The integrity required to deal with the anxiety created by a crushing debt is not something that is acquired in dental schools. It is only acquired in the training schools of life experiences that have been faced and survived. The majority of our graduating dentists now must seek professional positions that will provide a level of income that will allow them to rise above indentured servitude to their student loans. The military and public health service have traditionally provided attractive opportunities for a limited number of graduates. There are a few loan forgiveness and cash incentive programs being offered for service commitments in underserved communities throughout the United States. The most attractive and financially rewarding opportunities for either short term or long term employment are being offered by corporate dentistry.
I view the emergence of corporate dentistry as a natural progression of entrepreneurial opportunity. There is now a ready supply of graduating dentists that are in financial situations that require the security of an employment guarantee that includes their benefits, malpractice insurance, ample continuing education and a base salary with incentive bonuses. Corporate dental management has significant productivity expectations when offering these employment packages. Those that do open a new practice or acquire a practice can have no less productivity expectations from their lenders.
What is the point? I feel that most of our newest dental graduates are entering the profession in a survival mode where the highest regard for professional and ethical choices in diagnosis and treatment is challenged. We, as alumni of accredited colleges of dentistry, have the opportunity to make a difference. The statistics for alumni giving are disappointing. That could mean there is a disconnect between the value we place on our education and the rewards we have received through our profession. It is dental education and the collegial rite of passage that has allowed us the privilege of holding a license to practice this profession. It is the trust and value that society places on our profession that affords us the lifestyle rewards we enjoy as trusted health care providers. What we must remember is that both trust and value are matters of public perception and both are fragile.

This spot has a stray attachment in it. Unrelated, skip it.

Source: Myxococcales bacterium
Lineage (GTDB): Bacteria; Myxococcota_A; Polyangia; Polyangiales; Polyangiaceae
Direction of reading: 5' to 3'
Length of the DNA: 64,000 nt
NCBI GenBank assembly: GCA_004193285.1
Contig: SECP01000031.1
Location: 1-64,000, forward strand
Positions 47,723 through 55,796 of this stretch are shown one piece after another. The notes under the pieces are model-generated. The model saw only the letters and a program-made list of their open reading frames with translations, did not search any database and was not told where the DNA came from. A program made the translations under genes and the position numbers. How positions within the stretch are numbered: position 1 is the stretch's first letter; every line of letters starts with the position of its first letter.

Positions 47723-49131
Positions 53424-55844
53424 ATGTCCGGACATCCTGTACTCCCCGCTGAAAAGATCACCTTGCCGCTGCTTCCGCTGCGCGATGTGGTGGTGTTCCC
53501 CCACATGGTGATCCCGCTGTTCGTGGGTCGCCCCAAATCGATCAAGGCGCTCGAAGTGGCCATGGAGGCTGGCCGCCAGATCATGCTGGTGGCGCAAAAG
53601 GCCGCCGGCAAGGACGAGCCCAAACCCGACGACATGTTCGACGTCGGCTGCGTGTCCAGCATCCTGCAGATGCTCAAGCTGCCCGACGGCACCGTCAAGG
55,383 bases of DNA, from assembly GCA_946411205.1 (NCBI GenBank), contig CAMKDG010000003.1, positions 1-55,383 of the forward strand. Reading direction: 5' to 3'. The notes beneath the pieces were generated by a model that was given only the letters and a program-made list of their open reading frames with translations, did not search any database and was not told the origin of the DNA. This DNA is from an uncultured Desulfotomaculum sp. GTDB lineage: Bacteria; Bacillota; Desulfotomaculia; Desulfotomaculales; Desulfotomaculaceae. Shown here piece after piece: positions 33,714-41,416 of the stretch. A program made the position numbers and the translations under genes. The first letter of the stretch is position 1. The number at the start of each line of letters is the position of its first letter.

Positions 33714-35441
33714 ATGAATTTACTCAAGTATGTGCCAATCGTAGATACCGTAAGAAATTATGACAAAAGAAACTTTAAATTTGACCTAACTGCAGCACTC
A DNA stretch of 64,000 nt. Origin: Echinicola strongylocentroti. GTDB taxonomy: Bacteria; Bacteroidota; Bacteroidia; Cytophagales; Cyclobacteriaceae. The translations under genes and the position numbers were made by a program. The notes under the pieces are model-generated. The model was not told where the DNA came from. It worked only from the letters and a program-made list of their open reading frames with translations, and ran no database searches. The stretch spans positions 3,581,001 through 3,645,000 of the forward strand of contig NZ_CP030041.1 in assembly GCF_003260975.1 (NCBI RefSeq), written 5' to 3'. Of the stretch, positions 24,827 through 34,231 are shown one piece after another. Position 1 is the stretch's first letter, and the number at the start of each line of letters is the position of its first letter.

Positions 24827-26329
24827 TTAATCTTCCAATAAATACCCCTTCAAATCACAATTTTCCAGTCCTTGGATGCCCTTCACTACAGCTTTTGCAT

Every one of us must join in the support of the continuation of quality dental education that is affordable. We must set the example that we as a profession find dental education worthy of our financial commitment if we are to expect legislators to restore levels of public funding for higher education that will attenuate increasing student debt. As the end of another year approaches and as we plan for the new year, consider that letter from your alma mater as a real giving opportunity where you can make a difference. It will only be when we provide endowments through our colleges of dentistry that this profession will continue to enjoy both the trust and value of the public we serve. Write a check, sign a pledge, dental education is worthy of our significant benevolence.